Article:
In Fairfield, Iowa, Caterina Bacal Titus looks forward to a unique celebration in the month of March each year. "We meet in the park in the late morning, usually about 20 families -- young children, parents, teenagers, in our casual clothes and with a playful demeanor. Someone brings the packets of color powder and we joyfully splash each other with every color of the rainbow. By the end, we are all so covered in colors, laughing, and just embracing the joy and love of the community."
The Festival of Colors, known as Holi, is now celebrated across American cities and towns from Boston to Los Angeles, from Salt Lake City to Houston. While the festival originates in the religious tradition of Hinduism, all parts of society are welcomed regardless of spiritual affiliation. As played out in America, entire families show up in white or light-colored clothes and sprinkle, spray or smear one another with bright red, pink, green, yellow, purple, magenta and blue colors. Colors cover not only the clothes, but the faces, arms and hair in a bacchanalian burst of boundless delight. Upbeat Holi songs from Bollywood movies and high-calorie foods from India's diverse ethnic regions are the backdrop of everyone hugging one another.
Celebrating in Iowa (photo: Caterina Bacal Titus)
Many Americans are familiar with Purim, the ancient Jewish festival celebrated on a full moon in the beginning of spring as recorded in the Bible's Book of Esther. On the same day (March 17 this year), over a billion people, largely Hindus, celebrate the festival of Holi. While the stories of Purim and Holi are different, both festivals celebrate the triumph of good over evil and both permit some degree of intoxication in otherwise conservative religions.
Hinduism can be playful and mischievous and Americans often enjoy the romantic anecdote about the colors behind Holi. As a boy, the divine cowherd, Krishna, was enamored with the gorgeous but slightly older maiden Radha. Young Krishna felt that ravishing Radha was much fairer than him. Krishna's adoptive mom playfully suggested that he smear Radha's cheeks with color to make them look more alike. Radha enjoyed the outreach and responded gleefully along with her girlfriends (known as gopis, or cowgirls). All of them danced and frolicked for the entire day, coloring another and enjoying the festivities. Mom was right. To this day, the colors of Holi serve as the great equalizer, bringing old and young, rich and poor, male and female together under a rainbow of hues.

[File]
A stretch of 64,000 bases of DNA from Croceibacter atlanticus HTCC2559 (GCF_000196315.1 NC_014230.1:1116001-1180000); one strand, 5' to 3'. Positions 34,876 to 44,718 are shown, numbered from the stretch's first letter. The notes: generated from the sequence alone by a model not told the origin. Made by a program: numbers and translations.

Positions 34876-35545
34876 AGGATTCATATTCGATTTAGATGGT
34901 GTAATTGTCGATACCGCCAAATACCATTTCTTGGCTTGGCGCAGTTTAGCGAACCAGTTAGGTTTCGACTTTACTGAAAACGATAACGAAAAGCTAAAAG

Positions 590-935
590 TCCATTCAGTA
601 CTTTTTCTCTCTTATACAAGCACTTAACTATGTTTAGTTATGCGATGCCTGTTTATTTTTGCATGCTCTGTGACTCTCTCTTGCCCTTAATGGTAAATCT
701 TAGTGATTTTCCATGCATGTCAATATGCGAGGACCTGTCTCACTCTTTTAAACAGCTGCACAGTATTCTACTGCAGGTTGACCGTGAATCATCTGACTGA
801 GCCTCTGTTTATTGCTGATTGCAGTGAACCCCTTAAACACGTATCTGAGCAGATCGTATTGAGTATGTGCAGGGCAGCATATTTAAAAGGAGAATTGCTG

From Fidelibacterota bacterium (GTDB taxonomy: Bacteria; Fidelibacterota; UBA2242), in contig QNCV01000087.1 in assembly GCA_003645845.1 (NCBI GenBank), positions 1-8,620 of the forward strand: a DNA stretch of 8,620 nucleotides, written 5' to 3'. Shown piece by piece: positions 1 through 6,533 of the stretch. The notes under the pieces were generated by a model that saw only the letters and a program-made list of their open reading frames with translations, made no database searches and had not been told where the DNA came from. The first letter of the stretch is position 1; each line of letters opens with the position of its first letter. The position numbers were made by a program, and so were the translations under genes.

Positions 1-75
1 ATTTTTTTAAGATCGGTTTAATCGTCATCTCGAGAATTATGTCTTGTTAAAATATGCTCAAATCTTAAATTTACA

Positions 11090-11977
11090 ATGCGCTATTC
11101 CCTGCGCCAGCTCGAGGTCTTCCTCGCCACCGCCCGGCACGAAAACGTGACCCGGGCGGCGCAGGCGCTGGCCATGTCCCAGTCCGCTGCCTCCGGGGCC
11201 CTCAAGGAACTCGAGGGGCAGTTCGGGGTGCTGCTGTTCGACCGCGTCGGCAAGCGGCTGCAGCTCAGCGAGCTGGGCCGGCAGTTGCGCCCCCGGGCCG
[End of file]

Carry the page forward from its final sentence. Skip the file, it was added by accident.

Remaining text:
All colors and ethnicities play Holi at Stanford ((Avi Bagla/ASHA Stanford)
Here is a more traditional explanation of the festival that likely predates the story above. Like many festivals in India, celebrations of Holi vary by region and can extend over multiple days. The full moon in the lunar month of Phalgun (usually in March) marks the beginning of spring and the first event of Holi is an evening bonfire to mark the destruction of the demoness Holika. According to legend, Holika's nephew Prahlad was a young prince devoted to the god Vishnu. Prahlad's father was a megalomaniac ruler who believed in his own divinity and was furious that his own son refused to acknowledge this. Holika, the evil aunt, had the power to survive fire and stepped into a burning pyre with young Prahlad to destroy the disobedient prince. But the fine print in her super power contract made her vulnerable if she was not alone in the pyre, while Prahlad's devotion enabled him to survive the flames. Good triumphed over evil and the next day the citizenry celebrated heartily with a carnival of color.
Since town square bonfires are generally regulated in most American cities, Indian Americans celebrate the second part of Holi as the festival of colors. Rather than the day after the full moon, revelries are moved to a convenient weekend and in the colder, northern latitudes may occur as late as May. Since the colors of Holi tend to stain the carpets and drapes of modern American homes, many celebrations are held in large grassy parks (or on beaches) and are more accessible to the general public.
Holi Extravaganza at Stanford University (Avi Bagla/ASHA Stanford)
Bollywood movies often depict a musical Holi interlude and many of these videos have acquired a fabled status on you tube. You can celebrate Holi vicariously by watching Balam Pichkari (Darling with a Water Pistol) from the 2013 movie, The Craziness of Youth. For a more classical, but equally joyful and flirtatious rendering, take a look at Rang Barse (The Downpour of Colors) from the 1981 love triangle classic The Chain of Events.
Hinduism, being a syncretic religion, invites adherents and non-believers alike to partake of whatever they enjoy from the various traditions around this happy and spirited commemoration. Perhaps it is the coming together of diverse ages, classes and interests that makes for the special appeal of Holi in America. Or maybe as Caterina Bacal Titus, who is married to an Indian American, says: "It is a celebration of spring in all of its life and spontaneity -- a childlike rebirth that we often don't get to experience in our daily lives."
Some Forthcoming Celebrations of Holi across America
Here is a national series inspired by the colors of Holi (this is run by a for profit company)